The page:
Six days after a series of earthquakes struck the Indonesian province of Central Sulawesi and triggered a powerful tsunami, Red Cross teams are working hard to quickly find and help survivors affected by the double disaster.
While the full extent of the disaster is still emerging, the 7.3 magnitude earthquake, resulting powerful tsunami, and liquefaction have killed more than 1,400 people and destroyed more than 65,000 houses.
Red Cross teams are seeing damaged buildings, houses flattened and swept away, and a thick blanket of mud and debris covering entire landscapes. While many displaced people have been evacuated to other parts of the island, more than 70,000 remain in the disaster zone.
Red Cross Teams Working Around the Clock
Some 400 volunteers and staff from the Indonesian Red Cross (locally referred to as Palang Merah Indonesia) are on the ground and conducting search and rescue activities, providing medical support, and comforting the terrified survivors.
On 3 October, an Indonesian Red Cross team reached the town of Petobo on the border of Palu and Sigi. The town was destroyed by soil liquefaction following the earthquake and tsunami. Indonesian Red Cross teams have recovered the bodies of at least 14 people. Search and rescue work is continuing.
Iris van Deinse, of the International Federation of Red Cross and Red Crescent Societies (IFRC), was with the team that reached Petobo. “Red Cross responders are pushing their way through debris and damaged roads to reach new areas and try to help the survivors, and they are finding devastation and tragedy everywhere,” said van Deinse.
“When we arrived in Petobo, we found that it had been wiped off the map by the power of the tsunami. We’re doing everything we can to bring medical treatment, clean water and support to the worst-affected areas. The survivors of this disaster have lost loved ones, homes and livelihoods. We cannot let them lose hope as well,” said van Deinse.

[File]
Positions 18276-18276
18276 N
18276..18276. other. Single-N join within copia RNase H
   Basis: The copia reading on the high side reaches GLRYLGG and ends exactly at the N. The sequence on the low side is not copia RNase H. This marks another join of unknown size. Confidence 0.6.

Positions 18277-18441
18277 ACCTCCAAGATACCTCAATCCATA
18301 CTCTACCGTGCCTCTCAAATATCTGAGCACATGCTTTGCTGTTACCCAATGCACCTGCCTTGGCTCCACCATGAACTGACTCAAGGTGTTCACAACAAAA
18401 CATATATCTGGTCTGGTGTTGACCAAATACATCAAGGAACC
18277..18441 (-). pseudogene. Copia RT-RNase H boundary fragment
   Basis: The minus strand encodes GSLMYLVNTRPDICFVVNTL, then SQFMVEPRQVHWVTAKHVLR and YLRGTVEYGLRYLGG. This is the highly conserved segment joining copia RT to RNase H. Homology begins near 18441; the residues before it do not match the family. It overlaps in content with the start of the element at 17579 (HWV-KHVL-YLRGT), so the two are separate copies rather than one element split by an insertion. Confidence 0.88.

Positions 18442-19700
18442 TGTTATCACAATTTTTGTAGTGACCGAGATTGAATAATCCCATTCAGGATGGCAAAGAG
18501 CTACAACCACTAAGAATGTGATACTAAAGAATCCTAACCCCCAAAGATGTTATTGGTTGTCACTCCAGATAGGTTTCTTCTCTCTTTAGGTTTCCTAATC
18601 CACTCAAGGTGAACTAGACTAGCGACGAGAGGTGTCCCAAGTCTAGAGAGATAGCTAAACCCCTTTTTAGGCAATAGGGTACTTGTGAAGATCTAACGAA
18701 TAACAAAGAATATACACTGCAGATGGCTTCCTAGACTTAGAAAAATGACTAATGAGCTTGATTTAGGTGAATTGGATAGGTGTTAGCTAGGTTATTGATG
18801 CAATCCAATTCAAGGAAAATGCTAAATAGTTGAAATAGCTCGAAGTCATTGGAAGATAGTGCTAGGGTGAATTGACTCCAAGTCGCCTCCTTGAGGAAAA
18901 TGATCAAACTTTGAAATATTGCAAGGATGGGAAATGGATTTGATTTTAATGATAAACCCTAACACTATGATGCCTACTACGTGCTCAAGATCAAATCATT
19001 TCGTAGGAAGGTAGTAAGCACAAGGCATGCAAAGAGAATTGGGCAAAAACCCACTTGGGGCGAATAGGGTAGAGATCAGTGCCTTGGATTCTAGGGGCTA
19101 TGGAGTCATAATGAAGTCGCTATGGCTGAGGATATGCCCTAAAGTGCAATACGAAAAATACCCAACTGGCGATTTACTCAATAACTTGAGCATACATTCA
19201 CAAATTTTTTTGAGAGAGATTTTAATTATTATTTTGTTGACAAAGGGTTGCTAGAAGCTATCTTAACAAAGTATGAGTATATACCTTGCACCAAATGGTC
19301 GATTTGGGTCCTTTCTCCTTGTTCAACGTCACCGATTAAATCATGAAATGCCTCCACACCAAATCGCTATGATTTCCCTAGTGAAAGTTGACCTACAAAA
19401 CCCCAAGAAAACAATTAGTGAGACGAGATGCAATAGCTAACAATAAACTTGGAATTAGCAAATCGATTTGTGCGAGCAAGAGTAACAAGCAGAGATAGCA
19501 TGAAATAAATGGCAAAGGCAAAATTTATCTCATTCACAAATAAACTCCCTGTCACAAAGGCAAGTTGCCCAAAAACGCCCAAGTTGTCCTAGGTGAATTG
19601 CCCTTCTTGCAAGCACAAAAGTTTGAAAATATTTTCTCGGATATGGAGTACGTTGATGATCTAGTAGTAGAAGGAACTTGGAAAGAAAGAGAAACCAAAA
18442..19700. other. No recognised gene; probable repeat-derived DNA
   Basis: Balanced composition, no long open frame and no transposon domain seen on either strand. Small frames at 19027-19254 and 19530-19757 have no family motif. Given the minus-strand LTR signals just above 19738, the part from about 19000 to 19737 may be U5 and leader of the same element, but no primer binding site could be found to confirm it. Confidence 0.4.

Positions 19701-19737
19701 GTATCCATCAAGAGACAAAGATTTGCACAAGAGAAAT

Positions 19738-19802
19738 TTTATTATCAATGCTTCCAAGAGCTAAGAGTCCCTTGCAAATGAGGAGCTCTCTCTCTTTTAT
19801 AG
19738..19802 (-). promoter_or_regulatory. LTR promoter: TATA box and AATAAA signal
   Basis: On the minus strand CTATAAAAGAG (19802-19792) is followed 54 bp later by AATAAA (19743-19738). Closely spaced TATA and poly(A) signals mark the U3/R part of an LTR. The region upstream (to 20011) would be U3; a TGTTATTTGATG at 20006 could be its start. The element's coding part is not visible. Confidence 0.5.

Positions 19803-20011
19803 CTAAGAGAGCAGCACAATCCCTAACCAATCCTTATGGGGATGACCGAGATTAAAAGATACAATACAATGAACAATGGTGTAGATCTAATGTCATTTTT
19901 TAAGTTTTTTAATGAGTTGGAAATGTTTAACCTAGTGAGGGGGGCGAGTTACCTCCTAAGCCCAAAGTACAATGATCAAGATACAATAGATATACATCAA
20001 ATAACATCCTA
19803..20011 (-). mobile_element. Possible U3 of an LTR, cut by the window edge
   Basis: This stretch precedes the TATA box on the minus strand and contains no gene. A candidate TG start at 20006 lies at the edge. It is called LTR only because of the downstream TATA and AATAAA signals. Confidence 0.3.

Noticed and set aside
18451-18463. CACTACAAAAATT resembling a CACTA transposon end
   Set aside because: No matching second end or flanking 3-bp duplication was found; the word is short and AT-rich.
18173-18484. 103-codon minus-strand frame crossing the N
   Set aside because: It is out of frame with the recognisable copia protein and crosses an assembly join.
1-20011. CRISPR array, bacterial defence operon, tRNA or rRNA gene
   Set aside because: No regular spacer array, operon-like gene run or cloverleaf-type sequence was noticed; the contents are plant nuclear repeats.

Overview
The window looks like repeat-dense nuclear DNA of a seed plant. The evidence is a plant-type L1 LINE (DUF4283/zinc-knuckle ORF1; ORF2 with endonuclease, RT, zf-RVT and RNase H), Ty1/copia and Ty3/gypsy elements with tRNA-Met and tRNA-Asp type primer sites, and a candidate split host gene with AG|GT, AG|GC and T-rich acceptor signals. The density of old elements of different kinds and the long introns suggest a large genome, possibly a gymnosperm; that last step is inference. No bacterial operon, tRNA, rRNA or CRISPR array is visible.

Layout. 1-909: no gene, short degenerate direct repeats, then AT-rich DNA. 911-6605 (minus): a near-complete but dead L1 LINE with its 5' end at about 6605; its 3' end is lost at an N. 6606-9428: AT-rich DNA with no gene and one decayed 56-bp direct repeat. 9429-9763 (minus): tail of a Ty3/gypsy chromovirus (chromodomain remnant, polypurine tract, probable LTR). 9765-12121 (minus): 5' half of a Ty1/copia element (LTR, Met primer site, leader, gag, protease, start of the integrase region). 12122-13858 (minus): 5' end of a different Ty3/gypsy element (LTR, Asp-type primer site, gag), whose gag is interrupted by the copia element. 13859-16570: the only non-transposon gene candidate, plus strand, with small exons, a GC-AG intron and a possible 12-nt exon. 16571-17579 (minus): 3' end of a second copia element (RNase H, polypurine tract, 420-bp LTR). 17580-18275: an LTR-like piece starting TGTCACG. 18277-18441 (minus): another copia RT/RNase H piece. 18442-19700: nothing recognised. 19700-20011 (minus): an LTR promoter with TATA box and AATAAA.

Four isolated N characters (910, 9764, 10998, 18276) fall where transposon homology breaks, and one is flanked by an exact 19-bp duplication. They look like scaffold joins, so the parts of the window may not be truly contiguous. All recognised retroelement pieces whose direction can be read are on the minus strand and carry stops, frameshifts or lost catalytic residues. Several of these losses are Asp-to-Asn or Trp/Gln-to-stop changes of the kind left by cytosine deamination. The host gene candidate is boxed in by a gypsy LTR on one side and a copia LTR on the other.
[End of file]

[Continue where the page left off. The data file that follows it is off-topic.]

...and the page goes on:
The Red Cross is doing all it can to overcome major logistical and access challenges. With so many roads still impassible, the Red Cross is bringing 70 tons of aid in by boat. The first ship—loaded with vital goods and equipment—docked at Makassar today. The ship is carrying water trucks, field kitchens, baby kits, mosquito nets, mattresses, hygiene supplies, tents, and body bags. These goods are now being taken over ground to Palu and are expected to arrive on Saturday.
Health and Medical Concerns
Red Cross teams are providing critical medical care in the hardest hit areas. Mobile health clinics have been set up in Donggala, Palu and Sigi and doctors are treating people—including many women and children—who are suffering from open wounds, broken bones, and bruises. Since people are sleeping in tents or on the street without access to food and clean drinking water, the doctors are also responding to cases of diarrhea, stomach problems and flu. Red Cross ambulances are not currently able to reach the center of Sigi as the roads are too badly damaged.
Clean drinking water is an urgent priority. The earthquake and tsunami disrupted and contaminated water supplies, putting communities at risk of water-borne diseases such as diarrhea and cholera. Already, Red Cross volunteers are reporting respiratory and diarrheal diseases, including among children.
Shattered communities across Sulawesi had a fresh scare on October 3 when a volcano, Mount Soputan, erupted in the north of the island. While the eruption was dramatic, there have been no reports of casualties or damage, and it is not expected to cause further problems for agencies trying to reach the communities affected by the earthquakes and tsunami.
ABOUT AMERICAN RED CROSS IN SULAWESI AND LOMBOK
The American Red Cross has thus far contributed $1 million to relief efforts on the islands of Sulawesi and Lombok — in addition to deploying five disaster responders.
Prior to the earthquake, the American Red Cross worked alongside the Indonesian Red Cross to prepare communities — including through disaster simulations, teaching earthquake preparedness in schools, and providing first aid training.
Are you looking for a loved one?
If you are looking for a missing relative, you can speak to a caseworker at your local American Red Cross office. Please find your nearest chapter by clicking this link and entering your zip code.
For inquiries concerning U.S. citizens missing in Indonesia, please contact the U.S. Department of State, Office of Overseas Citizens Services, at 1-888-407-4747 and http://www.usa.gov/directory/federal/overseas-citizens-services.shtml.
MEDIA INQUIRIES ONLY:
In Washington, DC:
Sydney Morton, American Red Cross: +1 202 303 5551, sydney.morton[at]redcross.org
Iris van Deinse, IFRC, +31 612 894 923
Aulia Arriani, Indonesian Red Cross, +62 816 79 5379
On twitter: @palangmerah, @IFRCAsiaPacific